Today's News

  • Mayor, judge bring Carroll’s concerns to transportation meeting

    Carrollton Mayor Robb Adams and Carroll County Judge-Executive Bobby Lee Westrick took Carrollton’s and Carroll County’s concerns to the Kentucky Department of Transportation District 6’s quarterly meeting Monday, Feb. 26.

    The Prestonville Bridge replacement has been included in the 2018 transportation plan, however the county will not know if the bridge made the final cut until April, Adams told city council Monday night.

  • BOA denies RV park expansion on Highland

    The City of Carrollton’s Board of Adjustments voted 3-1 Feb. 20, to deny a conditional use permit for the expansion of an RV park on Highland Avenue.

    Port William Motel and RV Park, 2603 Highland Ave., wanted to create 10 additional RV spaces on the south side of the property, closest to Highland. There are currently 10 RV spots on the north side, closest to the Ohio River.

    Several area residents attended the public hearing that was held before the vote at the regular BOA meeting, with the majority being against the expansion.

  • Jansen offers cheese making tips for beginners

    Have you ever wondered how to make cheese or what is the difference between natural cheese verses processed cheese?

    The Carroll County Extension Office will be hosting a “Beginning Cheese Making Class” on March 6, from 10 a.m. to 2 p.m., that will hopefully answer these questions. The class is going to be taught by Jim Graves, with hands on participation. The cost is $5 and lunch will be provided.

  • Tips to rejuvenate landscape after flood

    Returning to a flooded site can be quite devastating. Flood damage to your home or office may be quite extensive and overwhelming, but what about your landscape?

    Let us take a look at how we approach our landscape after the waters recede.

    After the floodwaters have receded, the landscape will be covered in thick silt and it may have a raw sewage-like odor, which indicates a lack of oxygen in the soil. Many plants will look dead.

  • Flooding at The Point

    On Sunday afternoon, all of Point Park was under water, with only some parts ofstructures andfacilities sticking up out of the water.

  • We need better grasp on wave of addiction


    The Paducah Sun

    Federal authorities in Boston announced last week they had seized more than 33 pounds of fentanyl in a drug operation. They noted for effect that it was enough of the powerful opioid to kill all 6.8 million residents of Massachusetts, and then some.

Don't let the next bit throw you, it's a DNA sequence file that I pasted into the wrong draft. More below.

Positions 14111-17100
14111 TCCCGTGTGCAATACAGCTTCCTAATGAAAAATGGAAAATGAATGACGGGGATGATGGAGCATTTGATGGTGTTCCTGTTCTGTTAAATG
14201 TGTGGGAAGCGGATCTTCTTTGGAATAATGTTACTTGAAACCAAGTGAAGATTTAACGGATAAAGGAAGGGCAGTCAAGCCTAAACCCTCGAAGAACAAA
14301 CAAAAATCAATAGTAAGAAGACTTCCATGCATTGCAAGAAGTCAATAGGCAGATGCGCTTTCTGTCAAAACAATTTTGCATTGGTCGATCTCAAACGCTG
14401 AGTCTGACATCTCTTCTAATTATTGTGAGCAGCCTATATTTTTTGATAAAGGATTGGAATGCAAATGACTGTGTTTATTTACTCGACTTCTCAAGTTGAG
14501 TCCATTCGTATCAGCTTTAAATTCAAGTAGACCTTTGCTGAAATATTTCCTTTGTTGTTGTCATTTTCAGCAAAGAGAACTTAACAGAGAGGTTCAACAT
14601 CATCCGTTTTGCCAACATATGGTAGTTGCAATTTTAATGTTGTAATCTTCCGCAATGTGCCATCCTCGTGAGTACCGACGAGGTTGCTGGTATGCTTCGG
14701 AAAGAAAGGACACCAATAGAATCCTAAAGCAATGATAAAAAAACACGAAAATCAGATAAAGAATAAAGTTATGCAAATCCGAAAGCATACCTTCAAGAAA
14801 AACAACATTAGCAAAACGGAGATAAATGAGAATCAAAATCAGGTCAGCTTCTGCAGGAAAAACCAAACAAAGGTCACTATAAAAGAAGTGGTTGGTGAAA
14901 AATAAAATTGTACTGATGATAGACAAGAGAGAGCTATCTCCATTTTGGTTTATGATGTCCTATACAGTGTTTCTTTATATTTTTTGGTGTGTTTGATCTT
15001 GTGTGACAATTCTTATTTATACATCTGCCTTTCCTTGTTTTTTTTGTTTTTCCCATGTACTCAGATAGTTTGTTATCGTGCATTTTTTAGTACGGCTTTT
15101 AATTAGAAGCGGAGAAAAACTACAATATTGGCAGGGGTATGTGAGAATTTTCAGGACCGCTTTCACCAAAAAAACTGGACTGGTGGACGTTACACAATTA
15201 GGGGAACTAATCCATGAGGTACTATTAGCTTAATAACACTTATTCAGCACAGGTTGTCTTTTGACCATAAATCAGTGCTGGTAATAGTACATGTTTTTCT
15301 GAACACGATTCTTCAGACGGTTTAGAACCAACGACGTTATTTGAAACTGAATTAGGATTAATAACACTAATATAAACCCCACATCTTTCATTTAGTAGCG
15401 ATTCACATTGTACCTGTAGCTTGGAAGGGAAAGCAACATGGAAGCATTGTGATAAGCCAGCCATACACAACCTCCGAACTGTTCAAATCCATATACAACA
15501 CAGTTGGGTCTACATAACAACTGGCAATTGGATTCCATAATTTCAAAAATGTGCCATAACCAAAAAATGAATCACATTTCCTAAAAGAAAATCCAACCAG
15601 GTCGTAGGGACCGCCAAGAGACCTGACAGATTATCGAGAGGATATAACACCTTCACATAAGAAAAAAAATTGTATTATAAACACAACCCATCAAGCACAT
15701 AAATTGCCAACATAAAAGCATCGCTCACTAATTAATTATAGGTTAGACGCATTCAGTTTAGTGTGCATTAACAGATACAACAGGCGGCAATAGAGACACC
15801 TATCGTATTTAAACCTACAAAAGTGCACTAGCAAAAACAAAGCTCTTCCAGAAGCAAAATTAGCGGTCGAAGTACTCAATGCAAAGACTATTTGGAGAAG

• 2018 Flood | Tuesday, Feb. 27 Update

    The Ohio River in Carroll County is down more than a foot-and-a-half since Monday, but 26 roads remain closed due to high water Tuesday afternoon.

    At the daily meeting of county and city of Carrollton officials, Carroll County Emergency Management Director Ed Webb said reports show water levels had dropped 27 inches at Markland Dam from Monday to Tuesday. However, at a point he is observing in Prestonville, the level had only dropped 19 inches in that same period.

  • 2018 Flood | Monday, Feb. 26 Update

    No new roads have been added to the closure list after a meeting Feb. 26, of Carroll County officials on the flooding situation.

    Carroll County Emergency Management Director Ed Webb said the Ohio River crested Monday, and the Kentucky River crested Sunday. The Ohio River crested at 57.04 feet at 7:05 a.m. Monday, according to the National Weather Service.

  • State of Emergency declared in Carroll County; 27 roads closed; shelter at Armory open

    Continued rising flood waters, evacuations, the effects on homes and businesses and road closures led Carroll County officials to declare a local state of emergency.

    Carroll County Judge-Executive Bobby Lee Westrick signed the declaration that states “a State of Emergency exists in Carroll County until flood waters recede, roadways are cleared and daily activities return to normal.”

  • Carroll County EMA opens shelter, announces road closings

    Carroll County Emergency Management officials have opened the Kentucky National Guard Armory as a shelter for residents who have been forced from their homes due to flooding.

    In a statement released Friday morning, CCEM Director Ed Webb said the American Red Cross is operating the shelter at 1828 Hwy. 227 in Carrollton. “Please bring clothing, medications and basic necessities only,” he stated in the release. “No pets will be allowed at the armory and no furniture.”